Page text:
A strong sign of the high level of public interest in climate change and carbon trading is the fact that all the public forums held by Ross Garnaut this week following the release of his report have been full. I am hoping to get to the one in Brisbane tomorrow.
There’s been ample commentary about the Garnaut Report and the wider issues in the blogosphere and the mainstream media. I might add my two cents worth in a few days time. In the meantime, I’ll just link to this article by Professor Barry Brook, a professor of climate change at the University of Adelaide, Geoff Russell and Peter Singer. It focuses on the lack attention paid by Garnaut to the impact of methane – a topic I’ve gone on about many times but which doesn’t seem to get much general attention.
Why is methane so under-appreciated? There’s a political reason and a technical reason. The political reason is that if telling Australians that they need to pay more for petrol and electricity is tough, telling them they need to consume less beef, lamb and dairy products is going to be tougher still.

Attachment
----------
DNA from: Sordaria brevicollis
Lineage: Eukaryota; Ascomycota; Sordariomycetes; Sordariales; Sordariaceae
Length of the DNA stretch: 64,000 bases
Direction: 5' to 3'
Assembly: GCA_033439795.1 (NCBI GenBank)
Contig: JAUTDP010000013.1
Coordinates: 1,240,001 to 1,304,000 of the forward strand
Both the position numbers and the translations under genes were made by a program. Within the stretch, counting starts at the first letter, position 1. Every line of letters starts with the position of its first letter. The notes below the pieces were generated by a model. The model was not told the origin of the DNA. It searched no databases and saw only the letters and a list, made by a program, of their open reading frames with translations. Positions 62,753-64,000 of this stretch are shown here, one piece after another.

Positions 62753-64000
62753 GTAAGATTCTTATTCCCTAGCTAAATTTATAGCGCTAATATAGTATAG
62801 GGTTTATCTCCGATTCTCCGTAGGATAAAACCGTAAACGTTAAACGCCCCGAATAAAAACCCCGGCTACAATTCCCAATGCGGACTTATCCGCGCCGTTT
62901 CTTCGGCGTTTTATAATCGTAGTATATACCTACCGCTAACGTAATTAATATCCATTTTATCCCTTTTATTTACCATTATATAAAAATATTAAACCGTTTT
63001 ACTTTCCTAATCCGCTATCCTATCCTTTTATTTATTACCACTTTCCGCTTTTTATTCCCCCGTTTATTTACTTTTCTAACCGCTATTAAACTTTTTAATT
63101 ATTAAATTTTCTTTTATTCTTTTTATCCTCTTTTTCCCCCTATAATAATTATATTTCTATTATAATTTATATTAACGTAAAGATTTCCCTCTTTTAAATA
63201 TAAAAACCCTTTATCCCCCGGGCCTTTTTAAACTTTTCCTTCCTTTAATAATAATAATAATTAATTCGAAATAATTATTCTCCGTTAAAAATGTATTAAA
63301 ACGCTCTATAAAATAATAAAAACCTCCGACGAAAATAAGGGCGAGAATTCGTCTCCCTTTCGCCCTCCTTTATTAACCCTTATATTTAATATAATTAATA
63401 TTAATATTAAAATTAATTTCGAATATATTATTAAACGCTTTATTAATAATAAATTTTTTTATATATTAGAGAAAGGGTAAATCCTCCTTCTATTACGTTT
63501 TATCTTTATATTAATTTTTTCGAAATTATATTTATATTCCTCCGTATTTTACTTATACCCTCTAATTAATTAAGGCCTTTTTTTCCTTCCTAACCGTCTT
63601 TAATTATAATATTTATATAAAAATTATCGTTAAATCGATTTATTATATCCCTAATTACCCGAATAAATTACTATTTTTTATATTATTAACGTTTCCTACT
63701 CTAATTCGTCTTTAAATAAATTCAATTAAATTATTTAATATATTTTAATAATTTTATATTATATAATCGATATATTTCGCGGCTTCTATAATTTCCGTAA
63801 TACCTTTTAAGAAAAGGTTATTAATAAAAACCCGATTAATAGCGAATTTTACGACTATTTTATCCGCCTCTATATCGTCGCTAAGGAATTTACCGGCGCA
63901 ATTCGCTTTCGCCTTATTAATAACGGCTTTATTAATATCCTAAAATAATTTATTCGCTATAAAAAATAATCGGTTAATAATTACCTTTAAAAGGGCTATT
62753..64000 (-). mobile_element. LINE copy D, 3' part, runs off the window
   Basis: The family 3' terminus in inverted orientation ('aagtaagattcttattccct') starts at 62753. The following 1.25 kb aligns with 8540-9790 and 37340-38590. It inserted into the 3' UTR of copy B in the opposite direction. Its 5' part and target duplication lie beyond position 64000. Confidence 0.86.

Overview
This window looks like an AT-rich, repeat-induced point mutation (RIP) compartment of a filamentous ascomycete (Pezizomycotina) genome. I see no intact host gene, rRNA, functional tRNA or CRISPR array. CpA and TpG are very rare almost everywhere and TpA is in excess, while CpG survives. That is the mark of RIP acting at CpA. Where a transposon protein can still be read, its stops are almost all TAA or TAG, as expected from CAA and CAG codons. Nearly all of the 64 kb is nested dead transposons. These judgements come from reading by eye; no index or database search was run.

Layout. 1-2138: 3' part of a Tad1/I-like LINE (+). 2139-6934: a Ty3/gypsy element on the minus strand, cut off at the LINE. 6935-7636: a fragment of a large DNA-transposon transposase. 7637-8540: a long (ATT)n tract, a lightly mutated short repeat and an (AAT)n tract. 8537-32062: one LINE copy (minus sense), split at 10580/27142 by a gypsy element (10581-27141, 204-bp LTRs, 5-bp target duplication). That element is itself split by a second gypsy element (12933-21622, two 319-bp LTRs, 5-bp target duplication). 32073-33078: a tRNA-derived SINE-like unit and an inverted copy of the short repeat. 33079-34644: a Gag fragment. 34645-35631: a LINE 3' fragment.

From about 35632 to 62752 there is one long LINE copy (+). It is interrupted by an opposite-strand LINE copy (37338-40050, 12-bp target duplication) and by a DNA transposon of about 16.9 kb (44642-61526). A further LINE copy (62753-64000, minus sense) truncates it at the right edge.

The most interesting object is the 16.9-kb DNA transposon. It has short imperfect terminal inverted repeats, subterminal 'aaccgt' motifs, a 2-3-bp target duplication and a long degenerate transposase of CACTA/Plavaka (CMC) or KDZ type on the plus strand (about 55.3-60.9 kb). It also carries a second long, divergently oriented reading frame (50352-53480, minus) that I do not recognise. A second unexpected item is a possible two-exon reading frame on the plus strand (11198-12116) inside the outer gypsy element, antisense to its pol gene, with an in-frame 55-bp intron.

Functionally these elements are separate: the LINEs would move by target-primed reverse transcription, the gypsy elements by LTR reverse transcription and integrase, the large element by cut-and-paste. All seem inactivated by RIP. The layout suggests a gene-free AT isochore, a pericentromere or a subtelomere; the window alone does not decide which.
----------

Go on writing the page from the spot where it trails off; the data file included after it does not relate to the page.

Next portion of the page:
The article suggests Garnaut has underestimated the heating impact of methane, asserting that “rather than rate methane as 25 times more potent, per tonne, than carbon dioxide in causing global warming, the correct figure, if we average over 20 years, should be that it is 72 times more potent.”
I understand the reasons why it is proposed that agriculture be left out of the initial carbon trading scheme, but we should still be raising awareness about this area of the debate in the meantime.